Amazon Prime exclusive Hunters uses the ‘what if?’ idea of a slightly alternative spin on real life historical events, alongside a heavy dose of conspiracy theory. Featuring a similar technique used by Quentin Tarantino in Inglourious Basterds (2009) and Once Upon a Time in Hollywood (2019), the plot of Hunters revises actual historical events and rejigs them to fit a new alternative world. Created by first-time writer David Weil and set in the late 1970s, the narrative focuses on the long-term aftermath of the second world war and the deep scars left by the Holocaust, especially within the Jewish community. Only in this fictional universe (and possibly in the not-so-fictional one, according to conspiracy theorists) some Nazi war criminals that escaped are now living the USA in high-profile employment, sharing their skills in science, medicine and aviation. 

Nineteen-year-old Jonah (Logan Lerman) and his Holocaust survivor grandmother (Jeannie Berlin) struggle in 1977 New York City. Jonah, a gifted code breaker and math wizard, witnesses the murder of someone close to him, and when the police fail to help he takes matter into his own hands, he is introduced to Al Pacino’s super wealthy Nazi hunter, Meyer Offerman. As Jonah gets caught up in a web of revenge and twisted motivations, he struggles to find his moral grounding and his world is sent spiralling out of control. Offerman becomes his mentor, along with a roster of wildly different personalities who make up a team of experienced Nazi hunters, including a brilliantly unexpected performance from How I Met Your Mother’s Josh Radnor. As the team slowly begin to uncover the infiltration of Nazi leaders into American society and government,  they soon find themselves out of their depth. Jonah, who struggles with the group’s ruthlessness towards their adversaries, battles with his own ideas of revenge and drags those he cares about into the fray.

The opening five-minute scene is particularly shocking and sets the tone for Hunters with its pitch-black humour and bursts of intense violence. A family barbeque takes a rather unexpected turn as an individual’s past is uncovered by a stranger, and what follows is alarming yet brimming with the blackest humour.  Scenes such as this are reminiscent of Tarantino’s work and it is clear that he, along with exploitation cinema of the 1970s, has influenced the show, especially in  its cinematography and general aesthetic . There is a character introduction sequence in an early episode that appears in the form of mini vignettes and doesn’t quite match the rest of the tone and whilst fun, comes across forced and seems as if from a different show entirely.  As each of the Nazi hunters are introduced to Jonah, they have their own cartoon-like theme and “poster pose” and this results in delivering an odd tone that feels out of place.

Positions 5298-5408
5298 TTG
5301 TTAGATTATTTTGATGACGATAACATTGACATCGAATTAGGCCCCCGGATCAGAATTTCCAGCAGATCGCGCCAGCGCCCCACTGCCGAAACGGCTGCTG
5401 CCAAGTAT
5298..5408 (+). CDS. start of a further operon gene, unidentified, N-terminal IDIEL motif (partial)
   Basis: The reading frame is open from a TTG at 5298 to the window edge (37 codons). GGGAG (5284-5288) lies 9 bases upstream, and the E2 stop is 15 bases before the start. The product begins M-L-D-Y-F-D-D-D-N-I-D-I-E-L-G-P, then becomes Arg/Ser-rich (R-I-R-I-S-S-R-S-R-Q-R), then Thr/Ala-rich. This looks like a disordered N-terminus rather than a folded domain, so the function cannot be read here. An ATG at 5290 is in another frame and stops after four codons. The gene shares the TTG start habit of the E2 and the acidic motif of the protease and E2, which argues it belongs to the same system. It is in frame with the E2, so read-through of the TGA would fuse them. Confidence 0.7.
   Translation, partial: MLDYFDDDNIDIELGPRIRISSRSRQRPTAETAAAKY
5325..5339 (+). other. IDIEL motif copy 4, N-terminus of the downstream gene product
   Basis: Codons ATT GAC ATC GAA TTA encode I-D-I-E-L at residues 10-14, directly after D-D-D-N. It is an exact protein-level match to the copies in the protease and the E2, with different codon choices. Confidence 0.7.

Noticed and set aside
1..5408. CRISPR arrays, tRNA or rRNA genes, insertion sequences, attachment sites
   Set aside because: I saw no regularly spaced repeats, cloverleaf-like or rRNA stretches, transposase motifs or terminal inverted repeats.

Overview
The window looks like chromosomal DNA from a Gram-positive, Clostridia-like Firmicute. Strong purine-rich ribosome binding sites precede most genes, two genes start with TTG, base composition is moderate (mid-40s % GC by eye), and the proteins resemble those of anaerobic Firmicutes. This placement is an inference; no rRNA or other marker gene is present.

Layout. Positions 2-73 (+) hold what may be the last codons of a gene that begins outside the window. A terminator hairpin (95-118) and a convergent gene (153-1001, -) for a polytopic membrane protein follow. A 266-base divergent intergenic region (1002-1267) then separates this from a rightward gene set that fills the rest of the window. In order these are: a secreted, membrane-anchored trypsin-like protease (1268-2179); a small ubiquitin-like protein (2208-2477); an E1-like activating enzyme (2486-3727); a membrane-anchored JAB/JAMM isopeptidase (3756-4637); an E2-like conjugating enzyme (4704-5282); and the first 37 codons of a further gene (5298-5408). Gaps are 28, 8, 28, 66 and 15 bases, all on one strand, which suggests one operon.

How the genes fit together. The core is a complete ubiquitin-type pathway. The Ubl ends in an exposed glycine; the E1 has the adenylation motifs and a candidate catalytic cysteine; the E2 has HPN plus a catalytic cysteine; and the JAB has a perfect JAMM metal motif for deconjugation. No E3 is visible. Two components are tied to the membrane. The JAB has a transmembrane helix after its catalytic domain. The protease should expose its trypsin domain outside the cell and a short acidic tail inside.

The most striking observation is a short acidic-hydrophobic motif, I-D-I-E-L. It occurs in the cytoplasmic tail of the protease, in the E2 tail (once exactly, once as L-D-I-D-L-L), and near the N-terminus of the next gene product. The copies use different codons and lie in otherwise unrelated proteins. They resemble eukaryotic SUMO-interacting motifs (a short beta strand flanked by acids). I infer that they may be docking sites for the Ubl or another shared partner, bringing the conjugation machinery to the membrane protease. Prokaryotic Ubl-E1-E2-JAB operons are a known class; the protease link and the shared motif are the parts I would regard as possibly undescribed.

Following the shifting timelines of Hunters is a pleasure, as each episode provides back stories that fuel the need for vengeance of each team member. The flashbacks to the Holocaust featuring Offerman hit especially hard and allow real investment into the team’s mission to quash Nazi momentum in New York. Each time a character is allowed time to reflect we are given an insight into their experiences and it really helps flesh out their personalities. This is valuable as, other than Offerman and Jonah, the remaining cast feel one-dimensional and appear almost like generational caricatures until their past offers much needed context. 

Pacino follows his recent form in Martin Scorsese’s The Irishman and is spectacular, stealing every scene he is in with a powerful yet restrained performance. He is eons away from the ‘Hoo-ahhing’ of the  Lt. Col. Frank Slade character played Pacino in Scent of a Woman (1992). His performance is a mixture of paternalistic affection and dark violence.

The show does take an unwelcome detour as Jonah begins to question his own moral compass, and his attempts to treat the Nazis fairly are a little jarring. Maybe that is the point, but as Jonah has personal knowledge of the traumas experienced, its difficult to believe that he would want to take a moral high ground to such an extent. Whatever the motivation, it feels forced and takes up far too much screen time. As Jonah’s morality switches so often with jarring shifts in his beliefs, it makes it difficult to sympathise with his character. Luckily, once these moments of moral conjecture are over the show really picks up. Mid-season, once Jonah establishes his motivations, there is much fun to be had. 

Hunters is a polished, confident, and well-acted piece that despite its dark subject matter doesn’t take itself too seriously. Following the shocking, speedy pace of the first episode, it takes until mid-season to build up the right momentum. But once it does, it is highly entertaining. 

Rating: ★★★½